So Many to Choose From: Sensible Shopping
I like to frequent the Charity shops, mostly. I can buy new things in America, so the thought of shopping at a department store in England did not excite me. Instead, the thought of finding someone's lost treasure donated to a worthy cause was a thrill for me. (Which by, the way, I found numerous one of a kind treasures for a little next to nothing!)
I only wish I could remember the names of the shops, but alas, I didn't think I would be writing to tell the world of my adventures in England. Anyway, there are many of these charity shops in most of the cities town centres and worth a look around, just to get a different kind of glimpse of history. On a rather funny note, I also saw souvenir items from America in some of these shops.
I did visit a few of the chain department stores, like John Lewis and Thorton's, but my main interest was used goods. You may wonder, Thorton's, a department store? Well, Chocolate, That's my department! Thorton's are everywhere in England, and suitable for any taste. Try the bite sized chocolate caramel biscuit treats. Reasonably priced, and incredibly delicious. I basically wandered around window shopping, and if something looked interesting, I went inside to further investigate.
What to buy: Anything and Everything! It is like a treasure hunt through time. You may find antiques, collectibles, books, jewelry, odds and ends, (bits and bobs), paintings, fine bone China (made in England, of course!), and even marbles!
Of all the things I could bring back from England, my best friend collects marbles! I found this marble dispay board for her that is ancient, and beautiful (for only £2!) The shop owners thought I was surely daft, asking them if they might have any marbles! Some even said they lost their marbles, years ago!
I actually found this board at the car boot sale in Wisbech, but I wasn't about to show you a pic of some marbles. My best friend has found marbles worth up to $1000.00! She just thinks they are pretty, and now, her unique, new antique ceramic display board is one of her most treasured possessions. (new antique ... an oxymoron)
Going through airport security, I had this item wrapped up in a few towels and shirts to protect it in my carry - on baggage. Right next to it was a small ancient Harrod's tin I found that I filled with antique and precious marbles. Apparently, it appeared "suspicious" going through the x-ray, as I had to send it through twice more. Finally, I had to take it out to prove it was no threat to anyone, and certainly not a bomb!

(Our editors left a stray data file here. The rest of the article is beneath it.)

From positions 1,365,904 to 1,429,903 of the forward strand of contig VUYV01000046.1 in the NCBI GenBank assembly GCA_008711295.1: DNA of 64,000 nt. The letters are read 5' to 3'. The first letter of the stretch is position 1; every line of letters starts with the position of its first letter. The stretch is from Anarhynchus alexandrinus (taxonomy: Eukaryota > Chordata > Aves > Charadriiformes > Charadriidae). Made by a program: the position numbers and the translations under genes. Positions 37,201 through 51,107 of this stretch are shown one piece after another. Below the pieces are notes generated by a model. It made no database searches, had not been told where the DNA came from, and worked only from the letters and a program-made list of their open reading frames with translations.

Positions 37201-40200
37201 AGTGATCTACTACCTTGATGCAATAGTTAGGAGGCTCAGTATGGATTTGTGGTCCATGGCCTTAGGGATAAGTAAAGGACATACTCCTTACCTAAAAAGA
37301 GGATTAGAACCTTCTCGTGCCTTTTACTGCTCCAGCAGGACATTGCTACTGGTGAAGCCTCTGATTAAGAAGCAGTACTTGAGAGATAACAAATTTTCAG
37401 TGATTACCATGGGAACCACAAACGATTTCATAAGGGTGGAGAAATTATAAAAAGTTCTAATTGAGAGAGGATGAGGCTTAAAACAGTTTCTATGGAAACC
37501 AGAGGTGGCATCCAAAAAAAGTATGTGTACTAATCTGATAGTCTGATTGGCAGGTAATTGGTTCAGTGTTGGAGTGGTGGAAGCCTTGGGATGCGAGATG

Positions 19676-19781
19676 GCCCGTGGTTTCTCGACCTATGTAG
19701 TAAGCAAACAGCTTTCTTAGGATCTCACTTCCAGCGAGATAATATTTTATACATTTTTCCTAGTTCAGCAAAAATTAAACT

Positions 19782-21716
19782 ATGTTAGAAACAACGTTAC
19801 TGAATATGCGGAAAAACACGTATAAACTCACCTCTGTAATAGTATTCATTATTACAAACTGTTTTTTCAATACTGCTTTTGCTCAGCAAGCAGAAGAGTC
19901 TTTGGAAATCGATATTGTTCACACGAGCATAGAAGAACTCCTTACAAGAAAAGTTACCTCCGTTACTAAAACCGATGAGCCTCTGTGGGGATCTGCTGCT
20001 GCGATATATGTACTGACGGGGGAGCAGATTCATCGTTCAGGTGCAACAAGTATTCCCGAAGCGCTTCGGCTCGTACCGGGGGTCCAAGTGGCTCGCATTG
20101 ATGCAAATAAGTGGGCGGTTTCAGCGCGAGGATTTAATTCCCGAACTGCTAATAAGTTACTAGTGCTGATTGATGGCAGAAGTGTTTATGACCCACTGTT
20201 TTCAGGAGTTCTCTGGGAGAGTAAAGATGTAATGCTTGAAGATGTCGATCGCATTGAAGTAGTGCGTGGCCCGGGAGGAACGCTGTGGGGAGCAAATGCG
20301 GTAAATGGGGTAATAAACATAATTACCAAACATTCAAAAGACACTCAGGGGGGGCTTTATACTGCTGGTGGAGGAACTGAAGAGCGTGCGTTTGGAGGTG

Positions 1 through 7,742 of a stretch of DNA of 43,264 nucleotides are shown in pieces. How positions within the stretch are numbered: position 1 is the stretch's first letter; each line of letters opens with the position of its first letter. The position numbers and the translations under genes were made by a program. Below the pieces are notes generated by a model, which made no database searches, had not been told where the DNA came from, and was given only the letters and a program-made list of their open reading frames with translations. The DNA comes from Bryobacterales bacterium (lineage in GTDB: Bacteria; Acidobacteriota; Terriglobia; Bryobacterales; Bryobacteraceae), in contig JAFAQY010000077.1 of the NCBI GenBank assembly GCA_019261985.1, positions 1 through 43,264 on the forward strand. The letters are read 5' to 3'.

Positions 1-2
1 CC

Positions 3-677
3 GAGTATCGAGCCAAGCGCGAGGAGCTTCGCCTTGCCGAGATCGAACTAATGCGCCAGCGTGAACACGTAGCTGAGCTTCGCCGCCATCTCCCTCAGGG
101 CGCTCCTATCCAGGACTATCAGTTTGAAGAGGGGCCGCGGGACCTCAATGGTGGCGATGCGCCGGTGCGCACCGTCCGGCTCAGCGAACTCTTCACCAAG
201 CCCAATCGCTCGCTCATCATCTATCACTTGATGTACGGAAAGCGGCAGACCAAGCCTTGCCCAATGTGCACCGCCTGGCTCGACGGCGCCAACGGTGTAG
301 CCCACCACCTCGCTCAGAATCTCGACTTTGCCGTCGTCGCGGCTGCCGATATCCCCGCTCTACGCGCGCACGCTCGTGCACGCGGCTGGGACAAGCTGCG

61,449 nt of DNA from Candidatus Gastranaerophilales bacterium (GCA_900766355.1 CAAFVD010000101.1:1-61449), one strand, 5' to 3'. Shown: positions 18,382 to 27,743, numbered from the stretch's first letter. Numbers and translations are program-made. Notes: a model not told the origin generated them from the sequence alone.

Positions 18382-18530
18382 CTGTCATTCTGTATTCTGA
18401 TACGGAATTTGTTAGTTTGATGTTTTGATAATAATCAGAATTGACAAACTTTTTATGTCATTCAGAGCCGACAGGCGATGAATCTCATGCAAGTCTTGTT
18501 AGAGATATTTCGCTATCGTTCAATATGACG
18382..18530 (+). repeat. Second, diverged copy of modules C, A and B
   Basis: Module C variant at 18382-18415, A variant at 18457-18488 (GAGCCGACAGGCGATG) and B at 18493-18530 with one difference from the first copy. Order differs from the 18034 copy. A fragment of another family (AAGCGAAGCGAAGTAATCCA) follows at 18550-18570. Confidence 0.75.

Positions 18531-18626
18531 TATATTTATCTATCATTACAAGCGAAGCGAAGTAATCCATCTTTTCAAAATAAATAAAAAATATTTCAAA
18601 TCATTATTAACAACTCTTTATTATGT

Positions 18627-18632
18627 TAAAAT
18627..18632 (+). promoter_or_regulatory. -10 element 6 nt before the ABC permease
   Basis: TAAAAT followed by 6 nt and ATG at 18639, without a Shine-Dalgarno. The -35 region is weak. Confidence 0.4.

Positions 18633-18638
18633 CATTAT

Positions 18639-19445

Another one of my greatest finds was a little atomizer perfume sprayer from Greece, with intricate details of the Romans, painted in black laquer, trimmed in gold, and very beautiful, for only 50pence! I ended up giving it as a gift to my neice, who is studying to be an aromatherapist, because she fell in love with it.
What to pay: Next to nothing! It will, however take some effort to find a worthy prize to accompany you back home.
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- Arts and Culture
Classy shops at Student prices???
I am not sure where all the students get there money from as the shops I saw in the centre of Cmabridge were quite expensive. It didn't seem that they were only catering for the tourist industry either. The buildings housing the shops were lovely however.
Coffee Stall at Cambridge Market: Coffee beans from everywhere :)
This is a stall selling coffee at Cambridge Market. It’s open until 3pm. Wonderful variety of beans to choose from, and you can ask for them to be ground. You may have to queue for a long time since a lot of time and attention is given to every customer.
There are many well-known stores in Cambridge such as Marks and Spencer, John Lewis, and Debenhams. There are two main shopping areas in Cambridge: one on the old, traditional marketplace in the city centre, and the other at the new Grafton Centre. The Grafton Centre is a modern covered shopping centre with dozens of shops, including a department store, an eight-screen cinema, and restaurants. The open-air market is held every day except Sunday selling a variety of goods.
There are many other interesting shops around Trinity St, Rose Crescent, Green Street, Benet Street and Mill Rd. King Street and Burleigh Street have a lot of charity shops.
Cambridge University Press Book Shop: books, books glorious books
For a good book, you have to visit Cambridge University Press book shop.
Cambridge University has its own publishings and many of the sientists who work in the University publish their works trough the Press.
Worth browsing for few hours.
Continental Stores: Italian Delicatessen
A place to buy ingredients for a picnic or stock on Italian products. This shop is run by an Italian family. Apart from the obvious such as pasta & rice, olive oils, cakes and cookies, they also have fruit juices and a very decent selection of olives, cheeses and ham... And they bake their own bread :)
Touch Wood: Special Toys and Lovely Pigs :)
Small shop selling specialized toys, not that many plastic articles in store! They have all sorts of toys in solid wood, metal and really cool terracota building blocks.